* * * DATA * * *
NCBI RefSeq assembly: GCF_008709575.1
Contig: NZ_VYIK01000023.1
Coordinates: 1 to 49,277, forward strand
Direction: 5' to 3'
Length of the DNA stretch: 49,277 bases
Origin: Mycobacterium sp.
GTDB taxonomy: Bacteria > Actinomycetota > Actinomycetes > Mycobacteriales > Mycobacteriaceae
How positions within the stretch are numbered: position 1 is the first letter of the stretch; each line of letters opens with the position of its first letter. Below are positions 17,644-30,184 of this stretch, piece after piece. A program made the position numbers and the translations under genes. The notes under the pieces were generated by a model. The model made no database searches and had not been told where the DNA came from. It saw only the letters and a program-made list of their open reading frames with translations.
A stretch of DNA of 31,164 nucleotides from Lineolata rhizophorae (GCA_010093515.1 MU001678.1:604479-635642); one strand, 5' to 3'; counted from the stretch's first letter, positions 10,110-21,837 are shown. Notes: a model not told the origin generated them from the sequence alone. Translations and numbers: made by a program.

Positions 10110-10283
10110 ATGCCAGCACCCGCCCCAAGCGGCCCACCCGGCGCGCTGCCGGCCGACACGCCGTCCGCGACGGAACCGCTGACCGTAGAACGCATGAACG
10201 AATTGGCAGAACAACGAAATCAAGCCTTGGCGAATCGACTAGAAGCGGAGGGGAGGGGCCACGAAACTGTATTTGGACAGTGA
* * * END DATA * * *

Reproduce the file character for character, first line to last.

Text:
NCBI RefSeq assembly: GCF_008709575.1
Contig: NZ_VYIK01000023.1
Coordinates: 1 to 49,277, forward strand
Direction: 5' to 3'
Length of the DNA stretch: 49,277 bases
Origin: Mycobacterium sp.
GTDB taxonomy: Bacteria > Actinomycetota > Actinomycetes > Mycobacteriales > Mycobacteriaceae
How positions within the stretch are numbered: position 1 is the first letter of the stretch; each line of letters opens with the position of its first letter. Below are positions 17,644-30,184 of this stretch, piece after piece. A program made the position numbers and the translations under genes. The notes under the pieces were generated by a model. The model made no database searches and had not been told where the DNA came from. It saw only the letters and a program-made list of their open reading frames with translations.
A stretch of DNA of 31,164 nucleotides from Lineolata rhizophorae (GCA_010093515.1 MU001678.1:604479-635642); one strand, 5' to 3'; counted from the stretch's first letter, positions 10,110-21,837 are shown. Notes: a model not told the origin generated them from the sequence alone. Translations and numbers: made by a program.

Positions 10110-10283
10110 ATGCCAGCACCCGCCCCAAGCGGCCCACCCGGCGCGCTGCCGGCCGACACGCCGTCCGCGACGGAACCGCTGACCGTAGAACGCATGAACG
10201 AATTGGCAGAACAACGAAATCAAGCCTTGGCGAATCGACTAGAAGCGGAGGGGAGGGGCCACGAAACTGTATTTGGACAGTGA